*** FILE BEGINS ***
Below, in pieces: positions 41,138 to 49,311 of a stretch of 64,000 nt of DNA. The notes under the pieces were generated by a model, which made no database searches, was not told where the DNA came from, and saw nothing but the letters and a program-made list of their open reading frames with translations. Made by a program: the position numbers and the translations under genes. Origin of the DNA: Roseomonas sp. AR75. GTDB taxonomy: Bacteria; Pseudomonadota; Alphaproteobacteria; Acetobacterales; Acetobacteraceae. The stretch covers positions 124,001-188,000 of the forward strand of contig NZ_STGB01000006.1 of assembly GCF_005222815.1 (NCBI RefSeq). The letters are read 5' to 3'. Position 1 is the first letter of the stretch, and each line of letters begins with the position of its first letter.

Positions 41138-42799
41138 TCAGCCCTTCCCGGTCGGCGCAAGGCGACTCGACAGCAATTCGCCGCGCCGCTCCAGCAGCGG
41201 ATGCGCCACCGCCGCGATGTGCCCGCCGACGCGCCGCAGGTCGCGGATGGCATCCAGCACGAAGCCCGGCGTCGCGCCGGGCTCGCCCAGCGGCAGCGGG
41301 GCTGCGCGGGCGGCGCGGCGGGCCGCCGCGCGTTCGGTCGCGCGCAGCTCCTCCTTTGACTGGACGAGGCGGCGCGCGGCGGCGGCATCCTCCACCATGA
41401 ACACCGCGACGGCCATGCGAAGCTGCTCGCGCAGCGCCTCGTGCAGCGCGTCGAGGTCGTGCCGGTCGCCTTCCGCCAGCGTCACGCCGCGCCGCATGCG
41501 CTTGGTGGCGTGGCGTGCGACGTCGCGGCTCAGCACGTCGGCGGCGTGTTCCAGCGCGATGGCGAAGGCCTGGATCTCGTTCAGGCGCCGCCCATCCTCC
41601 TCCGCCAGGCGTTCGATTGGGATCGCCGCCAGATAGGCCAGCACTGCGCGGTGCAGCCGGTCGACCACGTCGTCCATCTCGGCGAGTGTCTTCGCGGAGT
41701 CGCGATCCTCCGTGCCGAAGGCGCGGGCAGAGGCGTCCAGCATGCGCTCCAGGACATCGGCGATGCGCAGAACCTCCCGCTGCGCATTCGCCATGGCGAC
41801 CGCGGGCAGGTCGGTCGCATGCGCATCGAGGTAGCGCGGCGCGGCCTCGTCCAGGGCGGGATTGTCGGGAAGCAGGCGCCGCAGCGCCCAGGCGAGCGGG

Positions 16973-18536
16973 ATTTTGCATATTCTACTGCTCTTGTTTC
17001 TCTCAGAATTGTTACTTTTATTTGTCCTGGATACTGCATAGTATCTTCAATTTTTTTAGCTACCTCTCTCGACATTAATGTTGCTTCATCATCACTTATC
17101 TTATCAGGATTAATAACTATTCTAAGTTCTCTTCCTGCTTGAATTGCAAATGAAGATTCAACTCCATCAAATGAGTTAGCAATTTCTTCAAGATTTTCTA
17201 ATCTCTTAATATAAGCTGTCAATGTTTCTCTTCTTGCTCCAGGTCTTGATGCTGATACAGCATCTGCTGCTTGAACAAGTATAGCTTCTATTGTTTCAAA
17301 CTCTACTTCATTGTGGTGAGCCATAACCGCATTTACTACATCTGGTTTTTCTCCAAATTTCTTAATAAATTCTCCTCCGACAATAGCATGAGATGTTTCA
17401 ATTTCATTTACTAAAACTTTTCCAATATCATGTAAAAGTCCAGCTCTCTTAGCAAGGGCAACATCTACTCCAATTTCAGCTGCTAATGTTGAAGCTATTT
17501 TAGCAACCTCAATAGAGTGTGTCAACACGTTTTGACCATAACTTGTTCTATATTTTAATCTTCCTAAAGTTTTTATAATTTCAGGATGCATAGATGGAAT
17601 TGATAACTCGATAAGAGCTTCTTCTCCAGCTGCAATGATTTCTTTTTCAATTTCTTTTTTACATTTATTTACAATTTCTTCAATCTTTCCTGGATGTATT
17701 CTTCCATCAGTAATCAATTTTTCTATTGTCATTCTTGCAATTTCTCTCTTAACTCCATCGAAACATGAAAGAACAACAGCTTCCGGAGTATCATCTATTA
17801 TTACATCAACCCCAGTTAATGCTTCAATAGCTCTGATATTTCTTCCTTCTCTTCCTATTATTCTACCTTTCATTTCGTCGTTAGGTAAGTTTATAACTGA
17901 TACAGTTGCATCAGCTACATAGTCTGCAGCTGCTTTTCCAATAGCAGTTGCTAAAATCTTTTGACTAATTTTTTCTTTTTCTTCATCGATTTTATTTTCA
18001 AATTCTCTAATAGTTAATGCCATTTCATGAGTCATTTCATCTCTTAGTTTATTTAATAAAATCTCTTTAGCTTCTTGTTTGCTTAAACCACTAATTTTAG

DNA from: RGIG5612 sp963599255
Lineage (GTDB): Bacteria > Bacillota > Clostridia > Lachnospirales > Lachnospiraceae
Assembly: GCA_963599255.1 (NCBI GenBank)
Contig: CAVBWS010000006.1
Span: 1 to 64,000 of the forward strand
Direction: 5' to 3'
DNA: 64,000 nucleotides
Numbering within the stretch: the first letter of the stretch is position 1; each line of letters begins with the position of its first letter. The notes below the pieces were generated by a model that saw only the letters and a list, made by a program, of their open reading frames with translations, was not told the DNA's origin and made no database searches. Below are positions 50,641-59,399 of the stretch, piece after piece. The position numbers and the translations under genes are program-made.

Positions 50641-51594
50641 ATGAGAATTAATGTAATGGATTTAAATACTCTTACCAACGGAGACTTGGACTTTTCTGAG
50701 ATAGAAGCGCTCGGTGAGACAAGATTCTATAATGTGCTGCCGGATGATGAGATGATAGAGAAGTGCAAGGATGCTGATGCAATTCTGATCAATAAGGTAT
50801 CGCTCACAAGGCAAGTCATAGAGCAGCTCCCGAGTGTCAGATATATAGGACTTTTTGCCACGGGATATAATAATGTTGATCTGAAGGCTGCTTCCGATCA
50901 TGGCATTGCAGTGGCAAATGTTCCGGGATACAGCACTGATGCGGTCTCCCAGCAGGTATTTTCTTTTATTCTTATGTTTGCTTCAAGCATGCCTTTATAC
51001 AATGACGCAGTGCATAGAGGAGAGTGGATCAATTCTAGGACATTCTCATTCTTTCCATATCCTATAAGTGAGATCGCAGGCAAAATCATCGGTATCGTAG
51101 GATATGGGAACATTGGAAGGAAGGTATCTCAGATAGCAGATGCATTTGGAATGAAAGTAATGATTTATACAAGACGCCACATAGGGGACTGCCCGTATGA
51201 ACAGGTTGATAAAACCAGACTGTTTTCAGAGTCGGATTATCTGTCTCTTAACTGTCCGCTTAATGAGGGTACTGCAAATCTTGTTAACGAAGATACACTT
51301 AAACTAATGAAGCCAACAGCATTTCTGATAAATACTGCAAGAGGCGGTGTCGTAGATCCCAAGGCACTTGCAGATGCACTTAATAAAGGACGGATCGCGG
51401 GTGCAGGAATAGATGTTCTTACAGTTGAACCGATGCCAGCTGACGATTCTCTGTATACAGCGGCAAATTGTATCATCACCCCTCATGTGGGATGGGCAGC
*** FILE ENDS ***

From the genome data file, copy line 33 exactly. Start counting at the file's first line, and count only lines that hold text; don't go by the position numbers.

50641 ATGAGAATTAATGTAATGGATTTAAATACTCTTACCAACGGAGACTTGGACTTTTCTGAG